What does "Four quadrants of conformism" essay mean?

      The "Four quadrants of conformism" essay classifies people by the degree of their aggressiveness and their conformism (or conventionality). Think of a Cartesian coordinate system with four quadrants that define four types of people. They include: aggressively conventional-minded, passively conventional-minded, passively independent-minded and aggressively independent-minded. The quadrant that a person belongs to is largely determined by their personality, rather than by the beliefs prevailing in their society.

      What are types of conformist attitudes?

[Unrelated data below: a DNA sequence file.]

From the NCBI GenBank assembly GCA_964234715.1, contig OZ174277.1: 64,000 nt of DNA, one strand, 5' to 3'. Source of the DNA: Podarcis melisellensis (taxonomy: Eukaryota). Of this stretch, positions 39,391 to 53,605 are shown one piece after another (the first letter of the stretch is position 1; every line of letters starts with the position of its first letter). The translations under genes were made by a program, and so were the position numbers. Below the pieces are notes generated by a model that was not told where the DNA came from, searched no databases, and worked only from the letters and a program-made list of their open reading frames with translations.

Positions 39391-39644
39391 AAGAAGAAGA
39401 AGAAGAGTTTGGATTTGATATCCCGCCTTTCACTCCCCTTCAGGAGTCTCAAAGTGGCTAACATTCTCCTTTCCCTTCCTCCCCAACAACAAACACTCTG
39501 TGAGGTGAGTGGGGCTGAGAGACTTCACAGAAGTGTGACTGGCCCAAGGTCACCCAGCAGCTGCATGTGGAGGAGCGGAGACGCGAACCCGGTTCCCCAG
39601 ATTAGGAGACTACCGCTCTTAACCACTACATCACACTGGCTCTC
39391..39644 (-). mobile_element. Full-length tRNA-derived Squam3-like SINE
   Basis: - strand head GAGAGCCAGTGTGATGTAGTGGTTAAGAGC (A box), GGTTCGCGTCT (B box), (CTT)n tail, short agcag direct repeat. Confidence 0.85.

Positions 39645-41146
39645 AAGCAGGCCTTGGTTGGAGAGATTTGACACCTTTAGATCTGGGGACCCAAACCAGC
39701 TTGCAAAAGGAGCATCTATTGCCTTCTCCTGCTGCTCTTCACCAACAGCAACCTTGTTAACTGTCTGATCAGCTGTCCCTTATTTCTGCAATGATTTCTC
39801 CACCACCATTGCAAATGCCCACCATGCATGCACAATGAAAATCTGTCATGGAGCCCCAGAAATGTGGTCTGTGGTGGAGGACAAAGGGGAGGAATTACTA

The four main types of conformist attitudes, or aggressive-conventional personality traits, include:
      - “Rebels” are aggressively independent-minded. Their first impulse is to question rules and authority. Merely being told what to do makes them inclined to do the opposite.
      - “Followers” are non-aggressively amicable or conventional-minded. They’re careful to obey the rules, but when others break them, they do not feel a need to ensure that the rule-breakers will be punished.
      - Group Norm Warriors” are aggressively conventional-minded. They believe not only that rules should be obeyed, but that those who disobey them should be punished.
      - “Dreamers” are non-aggressively independent-minded. They don't care much about the rules and often aren't even sure what the rules are.